Public land boar hunting California – where?

Caution

This article is not for Sunday morning only hunters. Stop reading right here if you go boar hunting once a year and want to be done by mid-morning. Hunting wild pigs on public land is not for the casual hunter. It takes a tough and serious hunter to bag a wild pig on public land. And it takes thorough preparation and quality equipment.

Free wild pigs live, indeed, on public land in California. They may be few and far between compared to stocked private ranches. Nevertheless, several regions of northern and southern California are home to populations of wild hogs on public land. A small number of experienced, elite boar hunters specialize in hunting boar on public land. And demonstrate consistent success. Read on to see how and where to hunt.

About 48 percent of all land in California is in private hands. By the same token, 52 percent of California land is public land and, therefore, open to the public. Public use of lands owned by the state and the federal government is not limited to hiking, camping, and for other recreational uses. These lands are also open to fishing, hunting, and hiking, camping and other recreational uses.

Public land the alternative to hunting on private land

To hunt on public land you only need the mandatory licenses (hunting and fishing), the required tags, if any, and possibly access permits to wildlife preserves and national parks.

These permits, such as the Land Pass, are easy to get. Often they are free or have only a nominal fee. In fact, the permits, if any, are a safety feature as much as anything else.

Pig hunting equipment

Another pass is the Interagency Annual Pass. It gives you access to over 2,000 recreation areas managed by five federal agencies.

And the best yet, seniors can purchase their pass for a total of $ 20.00, valid for the lifetime of the holder.

However, as a wild boar hunter on public land, you are most likely not a senior.

Alternatives?

Hunters who hate exorbitant access and guide fees are left with public lands as alternative hunting grounds.

However, if you want to start a boar hunt at sunrise and be done by nine in the morning, your only option is to hire a guide. He will bring you straight to where the ‘wild’ pigs are and tell you where to aim and when to shoot. Not much of a challenge and of a hunt there. Nevertheless, you still get a few pictures of yourself in your trendy hunting outfit, awesome rifle or bow in hand, next to the boar you killed after a ‘hot pursuit and a mighty fight’.

Never mind that the wild boar may have been trapped a few days ago and penned for later release during a ‘hunt’. Ranchers and guides are rumored to have done just that. Personally, I have seen traps and holding pens on several private ranches I had the privilege to hunt. In each case, the guide or the ranchers greatly discouraged our hunting party from looking for wild hogs in that particular section of the ranch.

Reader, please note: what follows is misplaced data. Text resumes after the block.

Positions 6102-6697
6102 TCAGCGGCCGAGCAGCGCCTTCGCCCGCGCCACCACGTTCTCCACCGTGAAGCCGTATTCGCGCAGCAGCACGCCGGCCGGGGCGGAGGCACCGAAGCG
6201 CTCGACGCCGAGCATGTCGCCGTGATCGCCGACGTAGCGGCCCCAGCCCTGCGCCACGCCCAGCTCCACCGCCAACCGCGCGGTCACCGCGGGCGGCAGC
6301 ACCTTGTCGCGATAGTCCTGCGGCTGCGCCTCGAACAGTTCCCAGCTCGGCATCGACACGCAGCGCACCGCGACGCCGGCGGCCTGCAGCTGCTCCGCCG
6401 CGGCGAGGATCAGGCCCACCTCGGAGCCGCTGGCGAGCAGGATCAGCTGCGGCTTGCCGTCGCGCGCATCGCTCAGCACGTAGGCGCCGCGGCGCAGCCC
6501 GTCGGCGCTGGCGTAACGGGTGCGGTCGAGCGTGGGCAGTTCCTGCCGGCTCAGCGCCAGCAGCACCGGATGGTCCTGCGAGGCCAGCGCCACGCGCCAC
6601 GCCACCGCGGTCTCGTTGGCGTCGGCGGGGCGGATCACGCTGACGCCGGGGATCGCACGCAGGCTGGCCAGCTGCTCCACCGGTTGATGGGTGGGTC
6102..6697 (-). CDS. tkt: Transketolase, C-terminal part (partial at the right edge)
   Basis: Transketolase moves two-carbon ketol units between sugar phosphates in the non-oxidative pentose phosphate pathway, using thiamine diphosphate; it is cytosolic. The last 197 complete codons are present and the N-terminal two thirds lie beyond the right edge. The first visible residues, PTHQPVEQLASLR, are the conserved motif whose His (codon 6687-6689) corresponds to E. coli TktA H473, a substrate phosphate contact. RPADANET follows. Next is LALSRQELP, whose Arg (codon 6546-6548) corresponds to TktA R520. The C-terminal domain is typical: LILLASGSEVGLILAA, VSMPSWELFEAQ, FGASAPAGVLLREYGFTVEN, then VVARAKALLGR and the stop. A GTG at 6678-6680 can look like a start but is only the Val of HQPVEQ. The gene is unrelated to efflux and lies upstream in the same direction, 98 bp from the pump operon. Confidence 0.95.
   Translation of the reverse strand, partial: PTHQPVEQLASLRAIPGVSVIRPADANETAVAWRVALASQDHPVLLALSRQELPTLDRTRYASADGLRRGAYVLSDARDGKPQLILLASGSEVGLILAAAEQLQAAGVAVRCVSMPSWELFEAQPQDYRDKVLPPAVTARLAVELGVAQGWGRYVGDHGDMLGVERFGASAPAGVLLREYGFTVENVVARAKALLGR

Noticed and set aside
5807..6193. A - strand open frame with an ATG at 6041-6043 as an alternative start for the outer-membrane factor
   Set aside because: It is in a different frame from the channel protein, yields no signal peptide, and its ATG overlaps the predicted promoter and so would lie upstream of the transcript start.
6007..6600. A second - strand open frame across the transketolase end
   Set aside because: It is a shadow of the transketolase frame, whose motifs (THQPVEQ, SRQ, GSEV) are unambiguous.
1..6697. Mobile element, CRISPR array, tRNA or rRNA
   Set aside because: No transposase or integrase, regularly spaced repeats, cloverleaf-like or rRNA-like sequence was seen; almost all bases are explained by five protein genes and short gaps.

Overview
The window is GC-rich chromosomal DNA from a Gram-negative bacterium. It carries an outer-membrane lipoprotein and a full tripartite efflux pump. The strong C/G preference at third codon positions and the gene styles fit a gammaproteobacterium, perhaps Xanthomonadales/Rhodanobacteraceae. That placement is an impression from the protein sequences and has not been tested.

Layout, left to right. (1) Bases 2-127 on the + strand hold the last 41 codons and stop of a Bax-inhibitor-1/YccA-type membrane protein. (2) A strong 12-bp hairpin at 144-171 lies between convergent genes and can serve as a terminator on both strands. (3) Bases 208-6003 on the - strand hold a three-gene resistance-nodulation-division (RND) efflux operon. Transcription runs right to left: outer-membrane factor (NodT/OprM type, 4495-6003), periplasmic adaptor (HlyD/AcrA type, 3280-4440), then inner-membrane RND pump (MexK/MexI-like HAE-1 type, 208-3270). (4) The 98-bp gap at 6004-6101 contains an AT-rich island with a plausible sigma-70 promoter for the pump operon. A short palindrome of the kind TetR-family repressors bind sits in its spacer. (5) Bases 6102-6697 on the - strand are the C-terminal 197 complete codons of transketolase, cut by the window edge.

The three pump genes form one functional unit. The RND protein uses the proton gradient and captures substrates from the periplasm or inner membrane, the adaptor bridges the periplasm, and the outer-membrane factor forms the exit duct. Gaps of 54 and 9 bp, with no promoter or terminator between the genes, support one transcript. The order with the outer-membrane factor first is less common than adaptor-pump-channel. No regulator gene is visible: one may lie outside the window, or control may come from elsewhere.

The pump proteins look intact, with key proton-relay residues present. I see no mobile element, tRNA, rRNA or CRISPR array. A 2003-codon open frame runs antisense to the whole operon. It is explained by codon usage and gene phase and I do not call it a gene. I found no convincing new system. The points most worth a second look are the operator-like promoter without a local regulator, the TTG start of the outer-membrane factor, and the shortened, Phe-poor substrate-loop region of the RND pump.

If you truly want to experience the thrill of the hunt and enjoy the great American wilderness to the fullest, you must hunt wild boar on public land.

So much public land, so few wild hogs?

California’s total land base is 101.3 million acres. The U. S. Forest controls 20.8 million acres. That’s 21 percent of the total. The Bureau of Land Management (BLM) manages 15.5 million acres or 15 percent.

You will see more of these …

than of those guys

As mentioned in my previous article, the State of California owns 2 million acres. The balance goes to the U.S. Corps of Engineers, reclamation services, and various smaller agencies. The above numbers vary slightly depending on the source material.

As the most populous state, California has the lowest number of public acres per capita (1 acre per head). On the other hand, California also has one of the densest wild pig populations in the United States. Only Texas, of course, is bigger and “badder” when it comes to hogs gone wild. Florida is second with an estimated 2 million wild hogs. Georgia and Missouri are close contenders.

Public lands and designated wilderness areas in California are controlled by a small number of federal, state, and local agencies.

Listing the actors

The U.S. Forest Service and the Bureau of Land Management (BLM) are the largest among them. All allow hunting on their lands. We do not have the space to list and explain hunting terms and conditions for each of them. However, they are quite generous. For detailed information on hunting follow the above links to their hunting, fishing, and shooting pages.

Commenting on the alternatives
  • US Forest Service

National Forests are open to hunting. Many have populations of wild pigs. Here in the southern parts of California, the Los Padres National Forest has an established boar population. For a full list of the National Forests and for detailed maps go to their website.

Some of the military bases with wild hog hunting are close enough to the Forest for game animals to transition between the Forest and adjacent private lands. Fort Hunter Liggett and the Tejon Ranch come to mind. The Cleveland National Forest also had a small number of feral pigs. They were, however, eradicated in a multi-million dollar campaign.

  • BLM lands